Waiting for U.S. report on Khashoggi death

Why this delay? plus Biden launches deadly air strikes in Syria, Middle Eastern countries lift off and much more.

Hello readers. Welcome back to Inshallah, your newsletter about Middle East news. You will find the most newsworthy stories of the week handpicked from the best of journalism. Subscribe to be up to date about news from the Middle East every week. It’s free. 

First of all, I want to share with you an article I have written for Middle East Eye about Middle Eastern space exploration. As you know, the United Arab Emirates (UAE) became the first Middle East country to successfully send a spacecraft into orbit around Mars. This success has helped rekindle memories of space programs developed by other countries in the region. Did you know that over half of the countries in the MENA (the Middle East and Africa) region have, or have had government space programs? This is the right article to learn more about it.

Click here to read my latest article


Let’s see the core of this newsletter.

Joe Biden has spoken with Saudi Arabia’s King Salman for the first time as president, ahead of the publication of a US intelligence report expected to implicate the Saudi crown prince Mohammed bin Salman (MBS) in the 2018 murder of dissident and Washington Post columnist Jamal Khashoggi, Reuters reported this week.

The officials said the report assessed that MBS approved and likely ordered the murder of Khashoggi, who had criticized the crown prince’s policies.

The report’s release is part of Biden’s policy to realign ties with Saudi Arabia after years of permissive behavior of the Trump administration on Saudi Arabia’s human rights issues and its intervention in Yemen’s civil war.


World Bank warns Lebanon after politicians cut the line for vaccine. This because 16 lawmakers and five of their staff members were vaccinated at the parliament, despite it was planned to prioritize health workers, the elderly, epidemiological staff, and people over 55 years old with medical conditions. The World Bank loaned Lebanon $34 million to cover vaccines last month. The World Bank called for transparency in the distribution process. Read more on Al-Monitor.


Let’s stick to Lebanon. 

Lebanon appoints a new judge to lead the Beirut blast investigation. The Lebanese court of cassation dismissed judge Fadi Sawan from the investigation after a request by two former ministers he had been charged with negligence. The court decided to take Sawan off the case after a request from two of the former ministers he charged. Rights activists immediately condemned Thursday's ruling as the latest example of an entrenched political class placing itself above the law. Following the announcement, dozens of family members of people killed in the port blast rallied outside the main Beirut courthouse. Continue to read the full story on France24.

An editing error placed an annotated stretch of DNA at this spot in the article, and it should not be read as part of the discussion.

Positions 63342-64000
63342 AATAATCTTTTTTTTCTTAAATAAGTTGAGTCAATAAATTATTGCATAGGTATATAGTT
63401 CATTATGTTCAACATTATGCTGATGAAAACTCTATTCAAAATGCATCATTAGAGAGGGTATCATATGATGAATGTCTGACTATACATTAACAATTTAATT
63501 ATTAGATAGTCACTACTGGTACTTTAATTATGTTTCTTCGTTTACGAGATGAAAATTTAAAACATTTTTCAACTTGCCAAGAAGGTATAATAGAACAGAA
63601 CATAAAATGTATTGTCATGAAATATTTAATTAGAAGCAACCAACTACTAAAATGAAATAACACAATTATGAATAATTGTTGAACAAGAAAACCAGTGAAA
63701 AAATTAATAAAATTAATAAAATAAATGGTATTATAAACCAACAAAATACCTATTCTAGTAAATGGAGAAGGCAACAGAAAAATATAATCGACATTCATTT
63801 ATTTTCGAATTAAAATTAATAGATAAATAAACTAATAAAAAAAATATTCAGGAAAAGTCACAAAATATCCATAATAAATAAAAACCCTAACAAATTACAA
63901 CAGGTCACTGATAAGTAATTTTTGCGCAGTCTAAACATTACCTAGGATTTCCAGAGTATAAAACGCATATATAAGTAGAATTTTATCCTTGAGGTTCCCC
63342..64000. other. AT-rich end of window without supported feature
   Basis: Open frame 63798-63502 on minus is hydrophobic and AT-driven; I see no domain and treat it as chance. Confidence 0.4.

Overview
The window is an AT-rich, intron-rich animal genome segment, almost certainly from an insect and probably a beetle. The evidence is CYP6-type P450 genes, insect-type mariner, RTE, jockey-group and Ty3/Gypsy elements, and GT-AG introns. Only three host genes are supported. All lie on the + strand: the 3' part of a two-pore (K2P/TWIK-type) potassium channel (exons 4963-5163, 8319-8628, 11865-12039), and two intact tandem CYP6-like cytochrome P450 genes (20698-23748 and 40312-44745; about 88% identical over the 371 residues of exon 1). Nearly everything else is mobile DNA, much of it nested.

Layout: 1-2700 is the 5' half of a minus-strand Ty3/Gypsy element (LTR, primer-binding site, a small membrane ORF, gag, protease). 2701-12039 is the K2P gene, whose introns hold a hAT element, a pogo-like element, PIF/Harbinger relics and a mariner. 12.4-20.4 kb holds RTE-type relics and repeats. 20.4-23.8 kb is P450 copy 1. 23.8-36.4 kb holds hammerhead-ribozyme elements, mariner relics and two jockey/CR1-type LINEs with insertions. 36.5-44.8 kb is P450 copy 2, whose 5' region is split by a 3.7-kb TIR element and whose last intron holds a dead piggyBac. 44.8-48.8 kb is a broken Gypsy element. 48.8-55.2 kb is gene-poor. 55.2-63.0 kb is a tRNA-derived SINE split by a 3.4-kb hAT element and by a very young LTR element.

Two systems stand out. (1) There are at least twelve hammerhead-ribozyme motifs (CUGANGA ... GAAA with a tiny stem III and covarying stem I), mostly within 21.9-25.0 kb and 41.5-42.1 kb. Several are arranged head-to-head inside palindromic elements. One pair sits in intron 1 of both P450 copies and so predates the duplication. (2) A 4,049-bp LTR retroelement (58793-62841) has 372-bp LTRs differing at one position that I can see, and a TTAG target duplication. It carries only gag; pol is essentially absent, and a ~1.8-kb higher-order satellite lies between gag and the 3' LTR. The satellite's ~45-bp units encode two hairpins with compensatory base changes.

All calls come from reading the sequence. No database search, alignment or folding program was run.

Biden launches deadly airstrikes against Iran-backed groups in Syria, killing at least 17 pro-Iran fighters. The strike was made in response to rocket attacks against US-led coalition forces in Iraq in mid-February. The Pentagon claimed the strikes were authorized by US President Joe Biden. Read more on Middle East Eye.


More than 6,500 migrant workers have died in Qatar since it won the right to host the World Cup 10 years ago, the Guardian revealed this week. Data from India, Bangladesh, Nepal, and Sri Lanka revealed there were 5,927 deaths of migrant workers in the period 2011–2020. Separately, data from Pakistan’s embassy in Qatar reported a further 824 deaths of Pakistani workers, between 2010 and 2020. In the past 10 years, Qatar has embarked on an unprecedented building program for the football World Cup tournament in 2022. Read the full story on The Guardian.


Putin and Erdogan have formed a brotherhood of hard power, although fragile says the Economist, which goes through the relations between Putin’s Russia and Erdogan’s Turkey, Russia, and Turkey have gone to war a dozen times in history. However, since 2016 Erdogan has held more face-to-face meetings with Putin than with any other leader. Russia has turned from being Turkey’s opponent in Syria’s civil war into its most important partner there. Turkey has been able to carry out its military operations in northern Syria only with Russian consent. But why are Russia and Turkey getting closer? Read the full analysis on The Economist.


The next immediate threat to Syria is the economic crisis. As the 10th anniversary of Syria’s civil war looms, Mr. al-Assad’s most immediate threats are not the rebel factions and foreign powers that still control large swaths of the country. Instead, it is the crushing economic crisis that has hobbled the reconstruction of destroyed cities, impoverished the population, and left a growing number of Syrians struggling to get enough food whose prices have more than doubled in the last year, journalists Ben Hubbard and Hwaida Saad reported for The New York Times. The World Food Program warned this month that 60% of Syrians were at risk of going hungry, the highest number ever recorded. Read the full reporting on The New York Times.


The journey to the U.K. as a refugee. Journalist Adnan Sarwar wanted to understand the gangs that smuggle refugees into the U.K., so he infiltrated one. Read his account on Newlines Magazine


This is all for this week. Inshallah provides the most important and accurate Middle East news of the week. The main goal is to host the best of journalism to give you the clearest information about what is happening in the Middle East and not let you behind.

Thanks for reading Inshallah. Share this article and subscribe to be up to date about news from the Middle East every week. It’s free.

About me

My name is Dario Sabaghi, a freelance journalist. I am interested in human rights international news with a focus on the MENA area. 

Check out my work at dariosabaghi.com.

You can follow me on Twitter: @DarioSabaghi